"For most of my clients, I have them determine what their "why" is. Knowing why they're in the gym at 6 a.m., for example, or completing a session after a long day of work is vital. Your goal or "why" should keep you motivated through distracting times like the holidays," Kevin Mejia, a founding trainer at the Dogpound gym. Torre Washington, trainer and Centr expert agrees. "A lot of times, we'll start out with that lack of motivation, but if you think back to the purpose and why you're doing this, that should kick-start you to keep going."


Whatever your fitness end goal is, define it now so that you can stay motivated to work towards it.

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And your goal doesn't have to be big (like running a race) -- it can be something as simple as to work out three days a week for 30 minutes. "You don't have to go crazy -- but just maintain enough consistency to get you through the days away from your regular routine," Mejia said.

Plan your workouts in advance 

You're less likely to skip a workout if you've already set aside the time in your calendar for it. Most fitness studios require you to book classes in advance, and if you cancel you get charged a late-cancel fee (even more of a reason not to skip your workout!).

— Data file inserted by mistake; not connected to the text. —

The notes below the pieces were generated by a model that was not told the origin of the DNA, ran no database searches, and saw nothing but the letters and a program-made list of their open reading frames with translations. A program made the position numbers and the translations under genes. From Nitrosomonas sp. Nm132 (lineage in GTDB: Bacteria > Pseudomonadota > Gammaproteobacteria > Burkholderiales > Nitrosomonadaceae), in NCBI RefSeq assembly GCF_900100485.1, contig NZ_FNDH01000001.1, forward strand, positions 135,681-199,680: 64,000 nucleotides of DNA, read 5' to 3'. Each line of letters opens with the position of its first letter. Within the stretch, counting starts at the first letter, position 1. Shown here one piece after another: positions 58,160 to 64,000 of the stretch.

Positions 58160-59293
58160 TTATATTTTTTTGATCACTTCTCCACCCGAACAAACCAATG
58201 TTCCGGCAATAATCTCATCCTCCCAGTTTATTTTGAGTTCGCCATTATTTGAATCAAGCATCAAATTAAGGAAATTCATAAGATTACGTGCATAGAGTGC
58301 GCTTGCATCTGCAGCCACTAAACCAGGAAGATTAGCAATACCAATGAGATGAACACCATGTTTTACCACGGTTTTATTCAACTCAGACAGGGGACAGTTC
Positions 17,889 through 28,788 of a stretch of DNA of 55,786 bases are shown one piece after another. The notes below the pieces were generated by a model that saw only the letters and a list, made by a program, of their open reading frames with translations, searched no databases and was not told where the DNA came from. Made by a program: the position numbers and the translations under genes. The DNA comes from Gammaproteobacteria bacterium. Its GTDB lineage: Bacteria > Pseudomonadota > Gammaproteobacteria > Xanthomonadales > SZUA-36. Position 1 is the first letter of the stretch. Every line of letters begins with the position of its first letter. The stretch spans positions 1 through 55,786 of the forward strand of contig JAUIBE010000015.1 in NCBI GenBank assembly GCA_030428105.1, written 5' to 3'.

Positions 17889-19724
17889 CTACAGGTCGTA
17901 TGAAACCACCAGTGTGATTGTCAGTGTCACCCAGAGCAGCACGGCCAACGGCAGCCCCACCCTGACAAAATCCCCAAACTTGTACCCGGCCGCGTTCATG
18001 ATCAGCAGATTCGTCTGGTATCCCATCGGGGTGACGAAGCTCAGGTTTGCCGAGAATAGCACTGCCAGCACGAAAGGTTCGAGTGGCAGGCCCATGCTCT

"Fitness is all about consistency and it can be challenging during the holiday season. That's why planning and booking your classes in advance is so important," Megan Roup, trainer and founder of The Sculpt Society says. "Planning will allow you to relax, knowing you've got your workout scheduled in and you don't have to overthink the day of." 

Even if you don't workout at a fitness studio where you will be charged a late-cancel fee, try adding your own accountability factor, like by asking a friend to join you. This way you're less likely to cancel or back out if you're feeling unmotivated. "Grab a friend or a work colleague and make a date out of it. Having a fitness buddy holds you accountable and makes the experience even better," Roup said.

Read more: The best monthly workout streaming subscriptions

It's OK to keep it short and simple